Category Archives: Racing

It’s Here!

The anticipation has been palpable for the past six weeks. Hours and hours of riding, writing, and researching has brought me to this moment. I am proud to announce that BALM CO. is now live!

You can check us out at: http://www.balmco.com/.

BALM Co. will quickly become the web’s go to source for education, information, and in depth reviews on chamois creams, embrocation, and recovery products. In the next few weeks we will also be rolling out the web’s largest (by FAR) on-line store for these products.

Here are some things you can expect from BALM:

  • In depth reviews on chamois creams, embrocation, and recover products
  • Helpful tips and tricks
  • Race reports that illustrate how products work in intense, real world conditions
  • Interviews with industry experts and pro cyclists
  • Product reviews from athletes  like you
  • Answers to all your questions about these products

One of my favorite features of the site is “Embro in Action.” Embro in Action is part race report, part product review; BALM racers will be competing in the nation’s largest and most storied races, including the Tour of the Gila this week.

Check back each day for real-time race reports, product reviews, and interviews with pro cyclists.

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The Life of An Amateur Racer

Train, get ready, get nervous, pack, sleep….

Awake, get excited, get nervous, drive…

Warm up, get excited, get nervous, race…

Suffer, sprint, feel good, feel proud…

Pack up, drive, feel proud, dissect performance, critque…

Feel like you could have done more, feel bad, feel tired, sleep…

Awake, check results, check for pictures…

Repeat ad infinitum.

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On Trust and Sponsorships…

I don’t make any effort to disguise the fact that I am the President of PSIMET/Zilla Racing. I train, I race, and, yes, I get sponsorship deals. The difference between my team and many others is that I have hand chosen the sponsors. These are brands that I trust, have long-standing relationships with, and have integrity.

When a rider pulls up to me at a stoplight and asks what Aerocat is or where PSIMETs are made, I feel free to expound at length about the brands, the products, the quality, and my experiences. I am not trying to sell them, in fact, if you don’t ask…I won’t chew on your ear.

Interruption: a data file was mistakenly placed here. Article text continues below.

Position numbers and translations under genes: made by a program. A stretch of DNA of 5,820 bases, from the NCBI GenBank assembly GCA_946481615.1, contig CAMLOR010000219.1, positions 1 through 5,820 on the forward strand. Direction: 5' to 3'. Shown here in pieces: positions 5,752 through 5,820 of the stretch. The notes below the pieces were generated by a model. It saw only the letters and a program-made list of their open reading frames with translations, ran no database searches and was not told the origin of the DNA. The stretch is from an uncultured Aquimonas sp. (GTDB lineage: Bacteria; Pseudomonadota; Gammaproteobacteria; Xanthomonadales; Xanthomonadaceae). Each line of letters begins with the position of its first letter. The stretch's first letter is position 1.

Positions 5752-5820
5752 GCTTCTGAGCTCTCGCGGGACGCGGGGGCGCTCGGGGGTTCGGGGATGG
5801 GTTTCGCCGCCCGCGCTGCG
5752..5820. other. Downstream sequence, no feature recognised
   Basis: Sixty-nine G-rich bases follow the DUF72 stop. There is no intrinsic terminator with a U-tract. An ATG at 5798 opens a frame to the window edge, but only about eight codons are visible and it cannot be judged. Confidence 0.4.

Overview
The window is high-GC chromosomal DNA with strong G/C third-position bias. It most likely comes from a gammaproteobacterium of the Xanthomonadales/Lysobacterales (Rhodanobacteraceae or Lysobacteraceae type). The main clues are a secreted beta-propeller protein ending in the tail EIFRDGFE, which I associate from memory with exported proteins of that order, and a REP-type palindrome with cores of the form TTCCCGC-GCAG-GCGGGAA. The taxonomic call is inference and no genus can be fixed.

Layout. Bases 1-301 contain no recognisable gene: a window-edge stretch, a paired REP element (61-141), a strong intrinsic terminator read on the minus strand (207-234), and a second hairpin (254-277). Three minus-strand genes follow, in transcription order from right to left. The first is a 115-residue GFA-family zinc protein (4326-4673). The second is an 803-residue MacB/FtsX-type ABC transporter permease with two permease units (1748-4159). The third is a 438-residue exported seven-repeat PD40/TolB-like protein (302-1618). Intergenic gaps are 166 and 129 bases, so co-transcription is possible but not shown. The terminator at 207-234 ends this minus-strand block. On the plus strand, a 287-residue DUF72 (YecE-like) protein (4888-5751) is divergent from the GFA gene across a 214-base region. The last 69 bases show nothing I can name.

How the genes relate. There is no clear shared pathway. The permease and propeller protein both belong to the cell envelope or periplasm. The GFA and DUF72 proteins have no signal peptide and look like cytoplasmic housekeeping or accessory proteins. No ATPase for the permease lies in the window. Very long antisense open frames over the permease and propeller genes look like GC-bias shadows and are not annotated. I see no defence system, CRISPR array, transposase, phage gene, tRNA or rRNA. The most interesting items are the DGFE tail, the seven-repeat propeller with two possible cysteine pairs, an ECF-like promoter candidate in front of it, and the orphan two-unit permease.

The most important aspect is that I trust these brands. I ride an Aerocat R350 and a handful of different PSIMET wheels throughout the race season. I train on them incessantly and I do not baby them. I hit potholes, I hold lines over manhole covers, and I bomb descents with double switchbacks and decreasing radii. I have also never broken a spoke, had a wheel trued, or had any feeling that I have reached my frame’s or wheels’ limits.

Fast forward to yesterday when I hit the freezing cold streets of Denver with the cyclocross bike to dodge leftover snow banks and pools of water. My cross bike is not made by Aerocat and my wheels, sigh, are not PSIMETs. In fact, while I absolutely love that cross bike for its ability to get my training in despite the road conditions, is has become wholly unreliable do to the wheelset.

With 20 miles to go yesterday the rear started to wallow beneath me—slow leak. I spun on, nursing a bit of air in every 5 miles, when finally it gave up the ghost. With my co2 empty, the temp sub-freezing, and the misses unreachable at the store, there was little left to do than pull an Olano for the last 6 miles. 

I wouldn’t advocate doing that…ever. I wouldn’t have done it on the PSIMETs, but this rear wheel is a consistent bastard and he got what he deserved.

In as much time as I have owned the CX bike (six months; keep in mind that I ride it maybe once a week) I have had as many rear tubes blow as I have ever had in the past five years. The wheels jump out of true if you so much as whisper callous things to them. In short, they have become untrustworthy.

I have trued them, bought new tires, deburred the inside of the rims, replaced rim tape, and then repeated the process; alas, they are a crappy excuse for a wheelset that do an injustice to the bike itself.